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  • Fire Department boasts modern, new equipment
     EIGHTY YEARS AGO: If a farm fire should break out in this vicinity, the firefighters here in town will be ready to go. The Fire Department now boasts modern, new pumping equipment for fighting such blazes. According to Theo. Moen, fire chief, the fire-fighting equipment in Decorah has been doubled. A new truck has arrived and is reportedly doing efficient service. 
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  • Frank Germann celebrates 22 years in clothing business
    EIGHTY YEARS AGO: Frank Germann came to Decorah and opened his small clothing store in the Citizens Savings Bank building 21 years ago this month. From the first day he opened doors here, he has been steady, fair, courteous and generous to the public. We applaud him as he begins his 22nd year as Decorah’s outstanding clothier. 
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  • New fire truck is on display Saturday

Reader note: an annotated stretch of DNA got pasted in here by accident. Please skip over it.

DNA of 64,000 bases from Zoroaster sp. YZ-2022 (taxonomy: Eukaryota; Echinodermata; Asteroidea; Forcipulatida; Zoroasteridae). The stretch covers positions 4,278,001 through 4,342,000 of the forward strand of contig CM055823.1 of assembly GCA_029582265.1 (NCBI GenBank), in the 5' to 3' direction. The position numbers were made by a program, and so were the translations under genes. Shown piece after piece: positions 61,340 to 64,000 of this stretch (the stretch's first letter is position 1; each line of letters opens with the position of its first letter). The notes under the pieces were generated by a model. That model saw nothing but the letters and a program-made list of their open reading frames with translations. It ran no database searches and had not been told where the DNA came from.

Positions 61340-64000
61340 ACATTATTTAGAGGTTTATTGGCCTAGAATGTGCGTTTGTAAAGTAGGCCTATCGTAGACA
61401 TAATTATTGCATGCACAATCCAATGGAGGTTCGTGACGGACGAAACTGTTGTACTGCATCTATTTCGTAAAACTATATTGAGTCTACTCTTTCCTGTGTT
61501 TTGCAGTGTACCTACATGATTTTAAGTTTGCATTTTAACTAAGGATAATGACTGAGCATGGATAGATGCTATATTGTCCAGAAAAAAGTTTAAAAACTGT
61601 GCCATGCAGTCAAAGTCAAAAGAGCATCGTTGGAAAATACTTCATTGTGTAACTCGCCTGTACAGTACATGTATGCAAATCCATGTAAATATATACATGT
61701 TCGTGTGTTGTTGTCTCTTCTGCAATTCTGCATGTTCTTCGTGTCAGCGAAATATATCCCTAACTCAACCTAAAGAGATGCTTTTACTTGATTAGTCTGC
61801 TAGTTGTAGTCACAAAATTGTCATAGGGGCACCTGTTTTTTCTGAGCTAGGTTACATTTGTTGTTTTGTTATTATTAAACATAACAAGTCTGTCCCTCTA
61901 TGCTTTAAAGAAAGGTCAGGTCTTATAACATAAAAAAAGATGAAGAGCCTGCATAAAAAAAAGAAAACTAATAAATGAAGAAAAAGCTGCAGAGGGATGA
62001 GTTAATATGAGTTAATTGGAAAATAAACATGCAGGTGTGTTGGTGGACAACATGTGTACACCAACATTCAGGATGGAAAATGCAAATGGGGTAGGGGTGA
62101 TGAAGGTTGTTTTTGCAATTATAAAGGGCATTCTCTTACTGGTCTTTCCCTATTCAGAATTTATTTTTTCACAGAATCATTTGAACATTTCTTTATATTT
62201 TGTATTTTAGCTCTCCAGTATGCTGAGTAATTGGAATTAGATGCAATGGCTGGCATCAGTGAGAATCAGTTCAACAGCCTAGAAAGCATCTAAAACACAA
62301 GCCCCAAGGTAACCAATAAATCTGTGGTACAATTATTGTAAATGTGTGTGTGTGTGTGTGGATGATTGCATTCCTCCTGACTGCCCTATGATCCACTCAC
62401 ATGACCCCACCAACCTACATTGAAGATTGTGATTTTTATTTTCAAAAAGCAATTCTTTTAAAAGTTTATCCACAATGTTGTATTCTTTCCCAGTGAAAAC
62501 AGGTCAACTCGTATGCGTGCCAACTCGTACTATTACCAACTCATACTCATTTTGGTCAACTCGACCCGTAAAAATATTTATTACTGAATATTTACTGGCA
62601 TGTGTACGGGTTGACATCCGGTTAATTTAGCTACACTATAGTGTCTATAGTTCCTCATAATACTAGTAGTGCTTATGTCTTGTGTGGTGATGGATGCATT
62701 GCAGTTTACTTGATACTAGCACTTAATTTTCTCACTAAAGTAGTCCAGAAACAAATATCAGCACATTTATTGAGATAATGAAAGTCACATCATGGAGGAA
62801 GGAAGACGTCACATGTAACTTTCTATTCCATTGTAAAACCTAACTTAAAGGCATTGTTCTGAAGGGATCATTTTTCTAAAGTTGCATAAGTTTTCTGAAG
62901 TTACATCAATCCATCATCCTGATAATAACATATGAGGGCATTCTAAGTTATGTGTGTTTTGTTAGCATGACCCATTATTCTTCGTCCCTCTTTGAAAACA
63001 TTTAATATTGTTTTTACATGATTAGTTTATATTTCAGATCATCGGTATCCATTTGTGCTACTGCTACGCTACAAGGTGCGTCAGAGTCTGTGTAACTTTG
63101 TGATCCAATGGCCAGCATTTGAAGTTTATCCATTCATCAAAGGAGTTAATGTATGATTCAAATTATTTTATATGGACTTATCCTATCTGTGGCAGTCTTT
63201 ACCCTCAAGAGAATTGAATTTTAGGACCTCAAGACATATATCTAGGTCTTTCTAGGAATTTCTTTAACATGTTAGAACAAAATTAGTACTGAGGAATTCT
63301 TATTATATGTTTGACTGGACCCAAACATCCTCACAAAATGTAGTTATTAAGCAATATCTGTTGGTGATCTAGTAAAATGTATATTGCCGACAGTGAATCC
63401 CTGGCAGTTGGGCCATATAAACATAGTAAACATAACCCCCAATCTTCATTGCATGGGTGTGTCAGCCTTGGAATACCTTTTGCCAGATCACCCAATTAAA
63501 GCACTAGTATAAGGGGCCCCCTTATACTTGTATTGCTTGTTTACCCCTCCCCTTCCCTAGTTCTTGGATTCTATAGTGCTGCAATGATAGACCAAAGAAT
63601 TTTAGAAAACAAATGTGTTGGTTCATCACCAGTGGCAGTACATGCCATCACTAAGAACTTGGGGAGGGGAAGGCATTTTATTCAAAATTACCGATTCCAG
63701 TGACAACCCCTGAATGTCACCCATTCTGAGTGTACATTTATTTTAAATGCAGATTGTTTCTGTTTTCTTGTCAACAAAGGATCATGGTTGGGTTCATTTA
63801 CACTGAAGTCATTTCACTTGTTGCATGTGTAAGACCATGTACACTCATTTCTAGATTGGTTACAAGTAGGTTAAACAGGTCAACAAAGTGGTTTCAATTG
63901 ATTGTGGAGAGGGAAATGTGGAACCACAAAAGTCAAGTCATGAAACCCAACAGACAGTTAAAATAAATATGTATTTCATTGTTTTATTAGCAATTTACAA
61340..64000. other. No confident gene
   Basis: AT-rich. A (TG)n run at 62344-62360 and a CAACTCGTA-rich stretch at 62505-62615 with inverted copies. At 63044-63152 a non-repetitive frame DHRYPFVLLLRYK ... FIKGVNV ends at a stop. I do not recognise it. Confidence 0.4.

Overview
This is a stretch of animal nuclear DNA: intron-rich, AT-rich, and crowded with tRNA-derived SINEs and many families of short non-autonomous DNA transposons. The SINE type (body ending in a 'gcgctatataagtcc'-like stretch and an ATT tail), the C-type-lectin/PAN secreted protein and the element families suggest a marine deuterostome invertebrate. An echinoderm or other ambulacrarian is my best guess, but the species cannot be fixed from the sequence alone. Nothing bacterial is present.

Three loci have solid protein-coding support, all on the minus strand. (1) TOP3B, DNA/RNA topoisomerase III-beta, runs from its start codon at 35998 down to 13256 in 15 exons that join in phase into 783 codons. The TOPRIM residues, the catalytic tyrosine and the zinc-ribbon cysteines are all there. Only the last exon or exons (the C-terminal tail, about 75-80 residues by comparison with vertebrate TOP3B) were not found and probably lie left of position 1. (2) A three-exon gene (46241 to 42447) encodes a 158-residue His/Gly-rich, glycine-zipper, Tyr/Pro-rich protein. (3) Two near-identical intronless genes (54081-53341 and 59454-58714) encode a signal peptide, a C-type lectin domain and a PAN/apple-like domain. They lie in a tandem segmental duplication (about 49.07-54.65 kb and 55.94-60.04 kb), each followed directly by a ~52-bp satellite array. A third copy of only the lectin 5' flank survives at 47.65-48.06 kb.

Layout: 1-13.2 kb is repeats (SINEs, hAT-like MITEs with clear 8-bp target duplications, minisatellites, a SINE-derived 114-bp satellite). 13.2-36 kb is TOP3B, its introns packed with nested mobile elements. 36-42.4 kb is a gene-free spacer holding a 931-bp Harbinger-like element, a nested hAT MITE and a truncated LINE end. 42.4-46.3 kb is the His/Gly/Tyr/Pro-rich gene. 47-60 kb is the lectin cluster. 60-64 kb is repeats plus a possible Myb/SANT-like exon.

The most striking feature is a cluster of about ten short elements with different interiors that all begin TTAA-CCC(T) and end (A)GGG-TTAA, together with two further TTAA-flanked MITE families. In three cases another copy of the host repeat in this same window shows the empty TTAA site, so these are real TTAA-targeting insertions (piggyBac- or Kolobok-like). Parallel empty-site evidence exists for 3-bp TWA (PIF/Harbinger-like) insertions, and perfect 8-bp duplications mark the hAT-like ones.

EIGHTY YEARS AGO: Decorah’s new fire truck will be on display here Saturday night. The truck will be given a 12-hour test of its pumping equipment at the fairgrounds. 
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  • EIGHTY YEARS AGO: The public schools here in Decorah are badly crowded as enrollment continues to be on the increase. All will agree that the congestion in classrooms is making teachers’ tasks difficult. Space issues have forced some instructors into private residences. The commercial department, for example, is currently offering courses in the C.J. Weiser residence, with the school paying out rent of upwards of $75 per month.


     

     



     
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  • St. Lucas man fined for under-sized bass
        EIGHTY YEARS AGO: It cost Edward Klemmer of St. Lucas about $33.25 for having nine under-sized bass in his possession when he was stopped along the Turkey River between Spillville and Fort Atkinson by Game Warden George Kaufman of Lansing. This fine included court costs assessed by George E. Cooney of Fort Atkinson, justice of the peace. When the fisherman saw the game warden he promptly dropped the fish, which he had been carrying on a stringer, in the grass and marched right along to the warden, all the while denying having possessed the fish in question. The St. Lucas man also had no valid fishing license. It is reported that the warden may have been more lenient had the culprit “come clean” immediately. 
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©2015 Decorah Newspapers